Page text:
Zafara left Nairobi on Oct 6th 52 men
Todd Versturner & I left in coach 6 mules on Oct 7 & went as far as Blue Post on Thika 30 miles from Nairobi at noon stopped at Scotsloun near motor or power house.
Oct 8 left Bleu Post & got to Versturnes at Kilima Mbago or Donansa [Donio] Nabuk (?) Killed a hardebeest on road 250 yds, & ran a wounded Wildebeast of Todds which Bunbury finished with his revolver
Alfterwards shot a hartebeast at about 250 ydsTodd got 3 wildebeast, 2 wart hog, 1 tommie, 1 steinbok we camped at Verstumes house.
Oct 10 Todd got 2 hardebeast 1 impala, 1 waterbuck, 1 zebra Went south east & got 2 impala. Saw lots of game including baboons. Gave Vertumes man 1 ruppee for finding wounded impala.
Oct 11 Went with Bunbury up hill south of his house & scared up a big Rhino which Todd got Afterwards found a buffalo in Papyrus which AB got. a Rhino escaped AB afterwards wounded & led us a long chase unsuccessfully.
Oct 12 Tired out in forenoon. In afternoon went out got a wart hog & impala. Saw 3 giraffes.
Oct 13 Moved camp to Bumburys dam. camp all burned.
Todd got Crocodile, Reed buck & impala & 1 guinea fowl.
Saw 3 giraffe
Oct 14 Sent 10 loads of heads etc to Nairobi. Moved camp higher up on Baranca as there were a few mosquitos last night.
My mule escaped in morning & spoilt my forenoon. [Syces] did not come back. Afternoon tried for Wildebeast on other side unsuccessfully.
Oct 15 Walked up towards Brian Whites house fotografed 7 giraffe. Shot a grants with telescopic Sight. Men brough mule back.
Oct 16 Sunday
Crossed river & shot 1 wildebeest 3 warthog. 11 water buck. saw hundreds of animals.
Went towards hill & started up a fine Rhino with big toto & shot him near tent. horn measurment 22Ό and 12 small one. In afternoon shot a hartebeest did not take scalp.
Porters got back from Nairobi & 5 exra ones bringing champagn, whisky sacks, [cartriges] Went on other side & got a small wart hog. did not take head.
The following photos are from an album very kindly lent us by Susan Horner. Per the photographs included in the album, it likely belonged to Olga (Alfred's wife, married 1915). The photos are out of order and are not titled. However, the photos are for the most part self-explanatory. In the last photo, the warehouse outside which Alfred's trophies are lined up is that of his outfitters: Newland, Tarlton & Co., Ltd.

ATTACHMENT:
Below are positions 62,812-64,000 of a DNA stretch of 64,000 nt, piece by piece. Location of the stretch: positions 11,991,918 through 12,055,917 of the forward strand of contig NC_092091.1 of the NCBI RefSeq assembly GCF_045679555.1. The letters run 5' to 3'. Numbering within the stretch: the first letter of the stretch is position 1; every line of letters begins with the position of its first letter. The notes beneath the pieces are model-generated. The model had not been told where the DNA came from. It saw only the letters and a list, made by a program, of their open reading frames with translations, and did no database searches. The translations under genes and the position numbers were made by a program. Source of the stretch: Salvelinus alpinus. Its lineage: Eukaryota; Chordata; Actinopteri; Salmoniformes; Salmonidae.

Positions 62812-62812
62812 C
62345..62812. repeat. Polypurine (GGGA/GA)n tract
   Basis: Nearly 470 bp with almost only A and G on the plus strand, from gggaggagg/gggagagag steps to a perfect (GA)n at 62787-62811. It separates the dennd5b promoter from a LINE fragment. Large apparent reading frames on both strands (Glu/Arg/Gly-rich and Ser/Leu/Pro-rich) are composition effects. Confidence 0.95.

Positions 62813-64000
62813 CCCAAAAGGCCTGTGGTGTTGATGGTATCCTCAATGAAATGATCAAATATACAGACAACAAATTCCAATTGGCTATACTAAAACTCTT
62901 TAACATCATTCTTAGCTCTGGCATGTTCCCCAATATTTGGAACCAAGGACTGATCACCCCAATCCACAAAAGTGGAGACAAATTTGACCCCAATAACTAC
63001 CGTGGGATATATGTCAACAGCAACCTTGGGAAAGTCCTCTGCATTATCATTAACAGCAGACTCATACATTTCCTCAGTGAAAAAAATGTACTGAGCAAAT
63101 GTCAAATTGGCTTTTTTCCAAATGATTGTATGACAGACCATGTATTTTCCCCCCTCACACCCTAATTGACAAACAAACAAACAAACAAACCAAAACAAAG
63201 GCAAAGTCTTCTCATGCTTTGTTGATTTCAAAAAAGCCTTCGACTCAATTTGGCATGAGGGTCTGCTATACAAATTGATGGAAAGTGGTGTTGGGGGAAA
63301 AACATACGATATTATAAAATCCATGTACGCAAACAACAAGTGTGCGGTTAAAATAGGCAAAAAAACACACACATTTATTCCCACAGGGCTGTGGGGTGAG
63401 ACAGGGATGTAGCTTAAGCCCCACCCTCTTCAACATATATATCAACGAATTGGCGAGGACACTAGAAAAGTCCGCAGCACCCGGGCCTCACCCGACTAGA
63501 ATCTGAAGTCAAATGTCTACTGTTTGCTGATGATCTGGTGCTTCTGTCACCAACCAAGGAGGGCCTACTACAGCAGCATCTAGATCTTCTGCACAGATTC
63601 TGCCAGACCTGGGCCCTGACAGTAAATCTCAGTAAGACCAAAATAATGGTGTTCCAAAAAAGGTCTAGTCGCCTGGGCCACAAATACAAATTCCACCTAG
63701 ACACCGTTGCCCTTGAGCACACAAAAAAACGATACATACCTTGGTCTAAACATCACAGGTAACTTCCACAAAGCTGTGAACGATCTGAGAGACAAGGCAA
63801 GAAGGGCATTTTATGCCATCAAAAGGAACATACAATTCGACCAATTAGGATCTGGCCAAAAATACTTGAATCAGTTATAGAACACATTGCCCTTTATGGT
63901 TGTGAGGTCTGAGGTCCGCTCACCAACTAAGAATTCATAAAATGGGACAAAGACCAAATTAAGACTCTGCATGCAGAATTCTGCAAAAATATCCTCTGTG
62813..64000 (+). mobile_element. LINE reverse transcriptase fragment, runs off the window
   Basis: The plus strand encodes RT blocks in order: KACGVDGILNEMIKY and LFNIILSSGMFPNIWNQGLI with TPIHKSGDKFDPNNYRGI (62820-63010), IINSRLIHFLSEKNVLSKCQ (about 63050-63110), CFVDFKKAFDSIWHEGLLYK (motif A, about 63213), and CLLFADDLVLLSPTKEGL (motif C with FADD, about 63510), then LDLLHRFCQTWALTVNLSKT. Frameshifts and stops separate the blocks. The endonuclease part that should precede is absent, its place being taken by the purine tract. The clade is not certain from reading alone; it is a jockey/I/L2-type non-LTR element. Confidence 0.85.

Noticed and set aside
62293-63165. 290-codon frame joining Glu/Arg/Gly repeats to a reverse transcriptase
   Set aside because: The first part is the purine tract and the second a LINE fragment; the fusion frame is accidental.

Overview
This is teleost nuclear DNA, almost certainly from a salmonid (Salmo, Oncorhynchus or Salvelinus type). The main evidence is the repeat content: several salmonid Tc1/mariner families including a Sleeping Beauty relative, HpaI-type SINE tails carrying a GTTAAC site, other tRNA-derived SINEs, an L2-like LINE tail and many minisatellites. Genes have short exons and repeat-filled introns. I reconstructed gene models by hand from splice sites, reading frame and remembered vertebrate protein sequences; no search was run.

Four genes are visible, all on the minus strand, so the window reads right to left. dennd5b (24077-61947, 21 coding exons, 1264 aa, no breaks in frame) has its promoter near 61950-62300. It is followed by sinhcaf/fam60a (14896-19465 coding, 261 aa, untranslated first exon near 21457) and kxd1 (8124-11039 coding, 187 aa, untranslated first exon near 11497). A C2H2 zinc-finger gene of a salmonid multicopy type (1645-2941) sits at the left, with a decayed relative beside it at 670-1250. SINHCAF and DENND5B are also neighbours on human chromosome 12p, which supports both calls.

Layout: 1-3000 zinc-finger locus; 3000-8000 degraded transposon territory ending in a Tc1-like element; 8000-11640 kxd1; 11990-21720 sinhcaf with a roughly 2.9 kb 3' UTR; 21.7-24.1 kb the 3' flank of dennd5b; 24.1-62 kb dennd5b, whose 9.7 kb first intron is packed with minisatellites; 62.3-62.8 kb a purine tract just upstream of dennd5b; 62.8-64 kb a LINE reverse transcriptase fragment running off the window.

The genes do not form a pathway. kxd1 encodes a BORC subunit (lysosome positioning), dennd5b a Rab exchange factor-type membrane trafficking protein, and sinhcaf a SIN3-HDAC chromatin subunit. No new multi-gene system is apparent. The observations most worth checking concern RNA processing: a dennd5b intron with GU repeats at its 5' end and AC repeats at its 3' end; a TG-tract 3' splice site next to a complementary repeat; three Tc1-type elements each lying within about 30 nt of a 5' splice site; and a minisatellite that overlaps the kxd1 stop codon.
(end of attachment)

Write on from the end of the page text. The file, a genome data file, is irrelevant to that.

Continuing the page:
We believe other photos may exist. In his diary entry for October 15, Alfred wrote: Walked up towards Brian Whites house fotografed 7 giraffe. We are missing that photo, and do not know who took the photos included here. [If you have any other photos of his safari, please, please may we have a copy? ]
Alfred hung most of his hunting trophies in the glassed-in hall of the original house at estancia “Las Tres Lagunas” (the “TL”), over sixty in that hall alone. Many of his African heads were placed next to the west (main) entrance. His largest African trophies — a rhinocerous head and a buffalo head — faced each other across the smaller dark hall east of the glassed-in hall, next to the east (garden) entrance. The east hall also held other stuffed heads, a giant armadillo (tatϊ carreta, is today endangered), a Masai shield and spears, and his gun cabinet. (The bull moose head which hangs at “La California” was shot by John Todd, not Alfred. John was unable to take it back to England after their hunt in the Yukon, 1908, so gave it to Alfred.)
The TL house was demolished in 1983, shortly after these photos were taken. The heads were distributed amongst family members, given to museums, or destroyed. Alfred's guns were distributed amongst family members; his “elephant” gun (shown below) is in the care of Susan Horner.
© Peter Benitz (Benitz Family)